Hero Worship and the Making of True Leaders

Monday morning, I watched a very interesting interview on CBS This Morning. The guest was author, General McChrystal, and he spoke about his new book, Leaders: Myth and Reality. One of the things that most intrigued me about the interview was that, just two days prior, I lead a women’s retreat that focussed on female leaders of the Old Testament Coincidence? I think not. The response of the women to the retreat and then the surprise of seeing this morning’s interview have caused me to really think about what we are teaching our children about whom and what a real leader/hero is.

General McChrystal argues that “leadership is not what we think it is and never has been.” His opening example is the portrayal of George Washington crossing the Delaware. We’ve all see this famous painting by Emanuel Leutze, which hangs in the Metropolitan Museum of Art.
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The problem is that historians believe that the actual crossing looked something more like this depiction by artist, Mort Kunstler.
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For many years, Americans have accepted as fact the portrait of Washington in which he looks confident, standing with the flag, his troops bravely battling the elements. But Washington could not have taken such a stance without tipping the boat, and the troops would not have had a clear and glowing sky leading them onward while the snow and wind battered everything else around them. More likely, as Kunstler portrays, Washington would have been nervously holding onto the wheel of the hastily-constructed barge while the men, barely clothed for the cold, would have been fighting the weather and the current to make it safely across the river. 

Why is this important? Because there is a mythology that heroes and leaders are “ten feet tall, never scared, never wrong, have the answer to all our questions.” But, McChrystal argues, “this is almost never correct.” Moreover, it’s typically not the leader who solves the problem but the team he or she is commanding. We often give leaders certain attributes even though they may not be that way in real-life, or in private. We thrust greatness upon people, forgetting that they are in fact people. People are human. They make mistakes. They do things the wrong way. They have flaws and bad habits. They aren’t always honest or moral. They aren’t meant to be placed upon a pedestal, or to stand upright with their legs propped up on the side of a rowboat, lest they cause everything to be out of balance and go toppling into the waves.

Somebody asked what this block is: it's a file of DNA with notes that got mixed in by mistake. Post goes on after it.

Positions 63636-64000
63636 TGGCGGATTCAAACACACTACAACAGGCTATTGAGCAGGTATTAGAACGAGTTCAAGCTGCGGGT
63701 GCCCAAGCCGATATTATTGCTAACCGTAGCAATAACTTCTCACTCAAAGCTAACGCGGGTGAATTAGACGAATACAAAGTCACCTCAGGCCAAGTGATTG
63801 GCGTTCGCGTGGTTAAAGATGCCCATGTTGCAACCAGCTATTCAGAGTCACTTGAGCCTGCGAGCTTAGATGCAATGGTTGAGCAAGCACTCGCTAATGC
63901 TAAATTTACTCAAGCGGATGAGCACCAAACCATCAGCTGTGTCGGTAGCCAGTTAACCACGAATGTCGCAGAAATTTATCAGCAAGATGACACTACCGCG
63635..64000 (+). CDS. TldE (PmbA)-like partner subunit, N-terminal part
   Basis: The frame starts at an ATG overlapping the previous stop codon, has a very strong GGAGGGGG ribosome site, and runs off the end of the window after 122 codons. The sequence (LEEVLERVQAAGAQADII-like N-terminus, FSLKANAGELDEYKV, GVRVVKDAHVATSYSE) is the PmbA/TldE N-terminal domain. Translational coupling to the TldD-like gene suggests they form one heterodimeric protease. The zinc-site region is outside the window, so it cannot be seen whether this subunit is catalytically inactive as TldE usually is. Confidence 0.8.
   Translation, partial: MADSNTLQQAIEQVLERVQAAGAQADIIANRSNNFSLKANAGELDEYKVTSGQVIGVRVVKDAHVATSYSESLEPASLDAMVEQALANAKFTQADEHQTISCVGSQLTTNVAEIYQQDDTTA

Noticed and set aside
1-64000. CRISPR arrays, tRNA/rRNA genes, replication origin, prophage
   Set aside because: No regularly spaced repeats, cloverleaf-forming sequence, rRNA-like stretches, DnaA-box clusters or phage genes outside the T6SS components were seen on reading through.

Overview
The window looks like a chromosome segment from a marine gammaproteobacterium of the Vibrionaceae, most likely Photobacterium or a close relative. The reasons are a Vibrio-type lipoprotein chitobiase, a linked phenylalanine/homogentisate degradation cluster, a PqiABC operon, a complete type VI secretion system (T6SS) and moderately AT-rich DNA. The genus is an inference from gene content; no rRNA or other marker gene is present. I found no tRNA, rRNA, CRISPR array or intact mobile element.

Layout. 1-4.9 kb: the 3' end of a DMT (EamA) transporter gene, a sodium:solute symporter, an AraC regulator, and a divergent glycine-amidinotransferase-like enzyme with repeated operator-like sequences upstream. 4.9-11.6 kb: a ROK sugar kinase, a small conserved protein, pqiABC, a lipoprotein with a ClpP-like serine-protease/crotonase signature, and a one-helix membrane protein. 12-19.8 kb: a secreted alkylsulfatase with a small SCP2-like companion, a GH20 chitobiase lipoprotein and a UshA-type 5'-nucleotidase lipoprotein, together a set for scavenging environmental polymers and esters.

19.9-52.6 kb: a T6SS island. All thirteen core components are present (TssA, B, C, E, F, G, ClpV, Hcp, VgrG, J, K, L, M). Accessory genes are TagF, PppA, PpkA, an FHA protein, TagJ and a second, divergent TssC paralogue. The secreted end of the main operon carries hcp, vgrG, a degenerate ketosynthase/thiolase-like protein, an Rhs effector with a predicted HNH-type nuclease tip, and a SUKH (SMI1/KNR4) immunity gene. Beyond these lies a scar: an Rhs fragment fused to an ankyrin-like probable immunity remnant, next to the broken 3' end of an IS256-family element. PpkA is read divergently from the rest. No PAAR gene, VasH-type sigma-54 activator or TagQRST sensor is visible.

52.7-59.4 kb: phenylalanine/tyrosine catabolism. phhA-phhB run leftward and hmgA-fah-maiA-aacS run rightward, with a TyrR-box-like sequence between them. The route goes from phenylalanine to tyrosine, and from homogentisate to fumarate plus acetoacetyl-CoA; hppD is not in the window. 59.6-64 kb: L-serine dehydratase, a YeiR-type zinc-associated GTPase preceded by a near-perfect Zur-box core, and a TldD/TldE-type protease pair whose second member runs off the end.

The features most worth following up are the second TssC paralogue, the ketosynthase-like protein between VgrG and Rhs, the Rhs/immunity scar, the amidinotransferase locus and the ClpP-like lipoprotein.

McChrystal also says that we count on and encourage our leaders to solve all of our problems. He argues, and I agree 100%, that a leader teaches us how to solve our own problems. He or she helps us find the tools necessary to make things better. He “leads” us to find greatness in ourselves. The effectiveness of a true leader should be based on moral leadership not on looks or great speeches given, or portraits based on myth and not facts.

This past weekend, the women who attended our parish retreat learned lessons in leadership and in life from Miriam, Ruth, Deborah, and Hannah. These were women who sometimes made mistakes, who did not always do what society expected them to do, who had pasts that had to be overcome, who sinned and were redeemed. But they all strived for some common goals: to be people of character, to hold fast to their faith, to counsel and advise, to teach others how to live virtuous lives, and to be women of God. They were not queens, not rulers, not rich, and not always revered. They had flaws, but they worked for the good of the people and taught others to do the same. They weren’t about power and glory (and when Miriam did become haughty, she was punished, served her time in exile, and was forgiven), but they were about doing what was right for the glory of God. Not themselves. For God.